So, what is the best way for an organisation to learn? Frankly it beats me. So many options. So many dead ends. The trouble with being an Entrepreneur is that so much is done ‘on the fly’ and often we’re making it up as we go along. Like an asthmatic – daily choking on a lack of oxygen, yet struggling to filter all the information that’s flying around. Particularly in this economy, there are so many uncertainties. So really what would I do?
My particular problems are multi-fold. Let’s begin at one beginning: Traditional education teaches us to pass exams, a right and a wrong way to do things. When we’ve learned these lessons or been crushed by them we’re set loose on the world to demonstrate our creative, energetic and dynamic ability to deliver results in the workplace. The workplace is really nothing like the classroom we’ve all spent hours of our lives in, it’s more like an ocean, beautiful and alluring, but constantly moving and responding to forces like the moon, beyond our control – as King Canute so readily found out.
This then leads me onto problem no. 2: The Entrepreneurial spirit needed at work requires nurturing. Nurturing isn’t something we’re tested on during SATs, GCSEs or any other of our multiple examinations. In addition, particularly us Brits, we are simply not taught to self-promote. Promotion is only allowed via the mechanism of academic results and under certain strict circumstances – no one likes a smart-alec. So then the skills we need to flourish entrepreneurially are by the necessity of our education system generally crushed out of us into homogenised conformity. We leave education either fully conversant with the skills required to regurgitate set texts, in a set marking format that will deliver us the A*s so necessary for a productive working life or with virtually nothing.
What then is a business – entrepreneurial in it’s many formats, to do? Perhaps it’s some lateral thinking. Some lateral action. Some lateral risk-taking? If we think about who we know who are good at doing the things that we don’t learn in school, they would be a) successful entrepreneurs, who can be difficult to find and even harder to harness; or b) those of the theatrical persuasion who have generally avoided the conformance of sincere exam taking and have spent their time interpreting and delivering other people’s ideas through repeated rehearsals and performance. Could, therefore, teaming up with the theatrical community provide the entrepreneurial bods with the self-promotion, lateral thinking and resilience so necessary for success and sustainability. These theatrical types seem to have an indomitable spirit of not getting down despite repeated rejections. This is also something that the entrepreneur really needs to get through everyday life.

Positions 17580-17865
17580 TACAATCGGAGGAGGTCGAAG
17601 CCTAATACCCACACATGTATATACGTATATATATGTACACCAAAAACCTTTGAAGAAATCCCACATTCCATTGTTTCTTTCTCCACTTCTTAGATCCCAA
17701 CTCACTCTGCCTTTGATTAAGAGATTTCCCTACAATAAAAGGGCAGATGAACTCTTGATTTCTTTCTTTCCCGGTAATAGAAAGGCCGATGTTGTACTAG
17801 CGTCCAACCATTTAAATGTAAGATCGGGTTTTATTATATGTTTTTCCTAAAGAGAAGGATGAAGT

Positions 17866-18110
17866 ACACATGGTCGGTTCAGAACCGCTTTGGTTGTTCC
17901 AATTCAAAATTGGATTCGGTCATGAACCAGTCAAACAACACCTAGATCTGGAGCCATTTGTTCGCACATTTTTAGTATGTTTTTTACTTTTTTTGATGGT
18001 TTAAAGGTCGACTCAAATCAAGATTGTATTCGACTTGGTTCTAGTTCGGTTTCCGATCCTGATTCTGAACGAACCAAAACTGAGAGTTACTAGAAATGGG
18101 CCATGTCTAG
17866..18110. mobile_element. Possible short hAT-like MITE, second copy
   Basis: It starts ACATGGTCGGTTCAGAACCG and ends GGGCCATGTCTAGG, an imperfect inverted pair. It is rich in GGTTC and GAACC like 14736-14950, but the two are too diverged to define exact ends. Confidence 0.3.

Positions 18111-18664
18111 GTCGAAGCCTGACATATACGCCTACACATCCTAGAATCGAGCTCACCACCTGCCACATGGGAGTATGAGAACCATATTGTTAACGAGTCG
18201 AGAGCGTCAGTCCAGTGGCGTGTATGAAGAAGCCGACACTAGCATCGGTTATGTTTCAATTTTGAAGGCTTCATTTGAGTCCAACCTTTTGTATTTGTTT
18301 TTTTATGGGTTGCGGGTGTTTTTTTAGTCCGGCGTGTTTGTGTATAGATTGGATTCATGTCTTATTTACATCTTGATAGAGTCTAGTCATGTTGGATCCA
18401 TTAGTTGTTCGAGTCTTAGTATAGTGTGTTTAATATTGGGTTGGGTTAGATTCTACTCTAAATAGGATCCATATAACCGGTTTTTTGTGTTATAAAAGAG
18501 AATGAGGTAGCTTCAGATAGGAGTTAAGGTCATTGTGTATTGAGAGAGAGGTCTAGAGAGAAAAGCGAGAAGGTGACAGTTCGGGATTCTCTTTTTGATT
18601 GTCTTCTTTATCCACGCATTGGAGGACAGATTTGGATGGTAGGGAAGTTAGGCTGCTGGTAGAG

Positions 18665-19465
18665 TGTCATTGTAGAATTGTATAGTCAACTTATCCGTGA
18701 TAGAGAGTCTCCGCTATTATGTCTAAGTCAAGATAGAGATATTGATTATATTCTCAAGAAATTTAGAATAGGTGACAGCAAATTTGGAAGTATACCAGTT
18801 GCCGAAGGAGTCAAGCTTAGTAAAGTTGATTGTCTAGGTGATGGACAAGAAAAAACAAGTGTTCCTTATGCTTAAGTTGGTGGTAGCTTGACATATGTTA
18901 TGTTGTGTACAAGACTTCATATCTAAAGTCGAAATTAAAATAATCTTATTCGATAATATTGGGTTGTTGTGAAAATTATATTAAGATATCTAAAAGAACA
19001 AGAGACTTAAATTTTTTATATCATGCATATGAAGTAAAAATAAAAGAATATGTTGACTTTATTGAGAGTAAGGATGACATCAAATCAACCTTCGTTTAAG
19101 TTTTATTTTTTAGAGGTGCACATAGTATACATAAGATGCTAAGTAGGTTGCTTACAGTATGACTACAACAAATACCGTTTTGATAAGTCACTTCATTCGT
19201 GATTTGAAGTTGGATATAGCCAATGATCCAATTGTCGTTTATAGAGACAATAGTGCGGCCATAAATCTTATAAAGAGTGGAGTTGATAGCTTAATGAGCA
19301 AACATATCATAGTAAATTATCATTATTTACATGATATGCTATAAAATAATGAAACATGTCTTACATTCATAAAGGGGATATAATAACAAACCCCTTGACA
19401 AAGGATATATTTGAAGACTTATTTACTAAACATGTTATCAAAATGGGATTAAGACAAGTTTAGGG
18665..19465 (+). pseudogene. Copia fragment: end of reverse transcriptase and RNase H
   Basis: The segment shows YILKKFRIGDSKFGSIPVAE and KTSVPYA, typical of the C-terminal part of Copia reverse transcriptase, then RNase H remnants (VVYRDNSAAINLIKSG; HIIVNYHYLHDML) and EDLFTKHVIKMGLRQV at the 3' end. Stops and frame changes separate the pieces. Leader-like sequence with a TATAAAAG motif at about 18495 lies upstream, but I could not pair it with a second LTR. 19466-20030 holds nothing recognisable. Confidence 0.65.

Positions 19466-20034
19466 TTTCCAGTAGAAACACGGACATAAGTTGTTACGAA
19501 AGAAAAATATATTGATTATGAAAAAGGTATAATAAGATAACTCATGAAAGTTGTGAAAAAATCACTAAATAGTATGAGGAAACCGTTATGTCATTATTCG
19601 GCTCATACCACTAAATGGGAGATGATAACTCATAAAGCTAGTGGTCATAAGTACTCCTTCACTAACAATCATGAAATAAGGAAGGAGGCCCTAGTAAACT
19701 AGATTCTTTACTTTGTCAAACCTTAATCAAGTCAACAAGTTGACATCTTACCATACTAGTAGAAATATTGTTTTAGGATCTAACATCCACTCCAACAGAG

In addition, what the theatrical community do is practice, interpret and find a role in the theatre. We as entrepreneurs try to do it all ourselves. We are the playwrights, directors, casting departments, marketers, costume designers and cast in our own plays. We are often our own worst enemies and are regularly told that we’re the ‘bottleneck’ to expansion as we have a tendency to do it all ourselves. Therefore, perhaps if we take a leaf out of the book of the theatrical community and look for how they practice and dissect a piece, we can learn to do the same for ourselves in our businesses. They spend time interpreting other peoples work – we spend our time interpreting our own work.
Could we learn a lot from them? I think so. They live for applause and the chance to interpret someone else’s work; we in the business community work for growth and glory. I’ve often thought that at the end of the day it would be wonderful to have a rousing round of applause for all the work I’ve done, instead of listening to the whining-down of my computer into shut-down and the deliberation of whether or not to wash my mug or leave it at a jaunty angle on my desk for the morning. Simply looking at my bank balance doesn’t give me that trembling feeling of pride a round of applause can.
Since we need to encourage growth to get us out of recession, rebuild our economy and sink deep roots into our national and regional psyche, I would suggest something anarchical – forget about striving for 100% on exams; aim to demonstrate assimilated knowledge by simply passing (surely that’s why there is a pass mark?) and adjust the focus from Trial and Success (Pass/Fail) to life’s true purpose, picking yourself up after the Trial and Error challenges which seem to tread on our coat tails daily.
A rousing round of applause for the person who’s been able to pick themselves up from the floor, or take action despite crippling fear of self-doubt. Recognising that the end result rarely reflects the sheer amount of effort and courage that goes into success would be a wonderful opportunity to reach out to the vast majority of people who will NEVER be top of the class – using the classical ratings system. Praising the small successes of everyday life – tidying the kitchen, when really it wasn’t your ‘turn’; turning into work when really you’d prefer to throw a sickie – all the way up to recognising that the biggest success of anyone’s life is to do a favour for someone who can never return that favour – these things and all opportunities in-between would free us from our national reticence to ‘give it a go’ and help us to build, quickly and effectively an economy rich with the diversity required for a healthy economic-ecosystem.
This approach then, could be an approach to Entrepreneurial Learning. Smashing down and crossing barriers, building allegiances and resilience in individuals to help them help their organisations learn entrepreneurially and to roll the learning out in a funner (as in more fun) more engaging manner; hooking along the way the many good people, brimming with good ideas to take themselves and their ideas forward.
Janet Green, DOC Solar & Electrical